Turns out, no one hates this movie more than John Cusack. He walked out of the movie after 20 minutes of the screening and accused writer-director Savage Steve Holland of tricking him. “Better Off Dead was the worst thing I have ever seen. I will never trust you as a director ever again, so don’t speak to me.” He felt used and foolish and finished working with Holland only out of contractual obligation. Too bad they don’t mention any of this on the back of the DVD.

Sixteen Candles

Poor Molly Ringwald. She’s trying to turn 16 and it’s all going horribly wrong. John Cusack is only in this peripherally, as a skinny little nerd, but even he’s not enough to keep the nostalgic glow sixteencandlesalive. Matt recently re-watched this and couldn’t get over the overt racism – a gong literally sounds every time not-at-all-racistly-named Long Duk Dong comes on-screen. For me, it was the rape that was unbearable. There’s sexism throughout the movie, of course, but rape is rape. This isn’t creepy or questionable. It’s legally, certifiably, conviction-worthy rape, but the movie plays it like it’s just par for the course. John Hughes died in 2009, recently enough that a look back should have been painful, but we’ll never know what he thought because he all but retired from the spotlight in 1991 after John Candy died suddenly of a heart attack. He wrote a few terrible scripts – Maid In Manhattan, Drillbit Taylor – under a pseudonym but kept his privacy well-guarded. He was nevertheless a genius of his generation and I wish we could have heard him say he knew now that it was wrong. Because this movie does get it very, very wrong.

Home Alone

I thought I was too old to see this movie in the theatre. Now I have probably watched it ten times in my 30s (all by choice). It is somehow a sweet movie despite little Kevin nearly killing poor Harry and Marv (according to some doctor on the internet, they would have died several times over in real life from the injuries Kevin gives them). It is somehow a tale of a mother’s love for her son even though Kevin’s parents are totally neglectful.  After all, if they had just sat in coach instead of abandoning their kids there, Kevin’s parents would have clued into the fact that they were missing their son (and as an added bonus they could have prevented their other kids from terrorizing the rest of the passengers on the plane). It is a story of an old man saving the day on Christmas Eve, but also apparently taking great pleasure in scaring the neighbourhood kids the rest of the year. And be sure not to think too hard about how Harry and Marv ever got away with any of their alleged string of burglaries, when every step of the way they get thoroughly out-schemed (as well as savagely beaten) by a ten year old.

So how have I watched this so often and enjoyed it every time? Because this movie just works. It hits all the right crazy notes. It captures the magic of being a kid at Christmas. It doesn’t worry about justifying its ridiculous premise or anything else along the way. It takes pleasure in ramping up the craziness at every opportunity. It is truly joyful, a live action cartoon, a John Hughes caper to end all John Hughes capers. For accuracy’s sake, I checked the back of the DVD case to be sure that the late great Mr. Hughes had, in fact, written this movie but I was sure he had. It has his fingerprints all over it and that’s a wonderful thing.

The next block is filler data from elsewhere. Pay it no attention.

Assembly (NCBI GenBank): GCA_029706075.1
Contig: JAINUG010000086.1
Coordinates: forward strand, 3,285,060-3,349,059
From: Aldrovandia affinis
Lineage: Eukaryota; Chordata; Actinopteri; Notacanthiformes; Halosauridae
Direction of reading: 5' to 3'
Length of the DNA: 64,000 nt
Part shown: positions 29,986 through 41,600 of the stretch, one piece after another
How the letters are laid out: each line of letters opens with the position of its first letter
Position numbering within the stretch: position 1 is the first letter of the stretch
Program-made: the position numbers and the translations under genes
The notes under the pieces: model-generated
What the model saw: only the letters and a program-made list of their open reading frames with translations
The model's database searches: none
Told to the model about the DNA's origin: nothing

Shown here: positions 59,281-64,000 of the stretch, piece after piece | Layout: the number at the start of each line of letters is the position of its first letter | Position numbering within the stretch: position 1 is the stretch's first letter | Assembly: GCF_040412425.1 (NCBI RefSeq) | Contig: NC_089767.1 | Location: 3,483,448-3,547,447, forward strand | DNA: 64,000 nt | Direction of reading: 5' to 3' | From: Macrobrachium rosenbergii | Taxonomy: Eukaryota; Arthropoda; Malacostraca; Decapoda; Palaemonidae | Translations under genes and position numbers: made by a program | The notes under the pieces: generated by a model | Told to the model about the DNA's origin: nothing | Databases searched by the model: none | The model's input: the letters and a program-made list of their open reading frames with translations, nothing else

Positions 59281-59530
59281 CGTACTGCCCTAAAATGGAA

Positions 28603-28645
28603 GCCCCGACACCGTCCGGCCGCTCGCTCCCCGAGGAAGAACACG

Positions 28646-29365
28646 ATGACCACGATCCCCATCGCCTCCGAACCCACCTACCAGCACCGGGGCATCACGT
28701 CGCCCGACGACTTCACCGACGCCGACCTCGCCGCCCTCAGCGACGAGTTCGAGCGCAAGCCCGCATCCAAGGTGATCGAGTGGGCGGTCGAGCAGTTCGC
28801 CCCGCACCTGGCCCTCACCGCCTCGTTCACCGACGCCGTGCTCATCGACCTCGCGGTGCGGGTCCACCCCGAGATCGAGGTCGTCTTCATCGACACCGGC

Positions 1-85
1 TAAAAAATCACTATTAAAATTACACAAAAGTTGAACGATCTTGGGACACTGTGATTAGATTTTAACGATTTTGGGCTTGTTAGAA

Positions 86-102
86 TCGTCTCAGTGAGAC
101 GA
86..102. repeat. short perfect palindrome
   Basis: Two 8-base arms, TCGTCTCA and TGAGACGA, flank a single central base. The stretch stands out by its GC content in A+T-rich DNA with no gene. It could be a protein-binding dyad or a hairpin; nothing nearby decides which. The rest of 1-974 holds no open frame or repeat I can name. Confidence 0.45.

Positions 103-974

Hands down, this is my favourite Christmas movie, for what it is and for what it captures. By the way, don’t bother with any of the terrible sequels, just watch this one three or four times and you’ll be far better off.

Ten wet bandits out of ten.

101 Dalmatians (1996)

Pongo the highly intelligent dalmatian is not just Roger’s best friend, he’s his alarm clock, personal assistant, and milkman. Roger is a video game developer but no one’s interested in his dalmatian game because it lacks a proper villain, a desire to annihilate.

Meanwhile, at the House of DeVil, Cruella (Glenn Close) runs a fashion empire and her look would makes Miranda Priestley look like a schlub; indeed, the devil wears DeVil. Anita (Joely Richardson), owner of Perdita, and one of Cruella’s top designers, attracts Cruella’s attention and inspires a spotted fur coat that has her boss salivating for the soft fur coats of dalmatian puppies. Unbeknownst to Anita, Cruella will stop at nothing to get her hands on the real thing. And thanks to a mutual swim in a park pond, Anita and Roger meet, and their dogs fall in love. So do they of course, and after a double wedding comes a double pregnancy (perhaps it’s lucky that Cruella only covets the skins of puppies and not babies).

Fifteen puppies come, and Cruella shows up with a cheque and a sac before Perdita’s even licked them clean. Not liking the wild glint in her eye, Anita and Roger refuse to sell them to her in a true moment of no fucking kidding.

Cruella kidnaps them anyway of course and only a strange network of animals can get them back.

Over 200 dalmatian puppies were trained for this film, and 20 adult dogs as well, some of them truly frightened of Glenn Close in full costume, hair, and makeup. I don’t know how costume designers Rosemary Burrows and Anthony Powell failed to score an Oscar nomination for their wondrous, over the top looks.

John Hughes, who wrote and produced, got the biggest paycheque for this film than for any other in his career because he snagged a piece of the merchandising and a staggering 17 000 different items were pumped out for the film’s release. There’s definitely a Hughes flavour to the film, particularly in the second half when the movie starts to feel like a doggie version of Home Alone.

This is perhaps the first of Disney’s live action remakes, and another, a prequel starring Emma Stone as Cruella, will hit theatres this spring.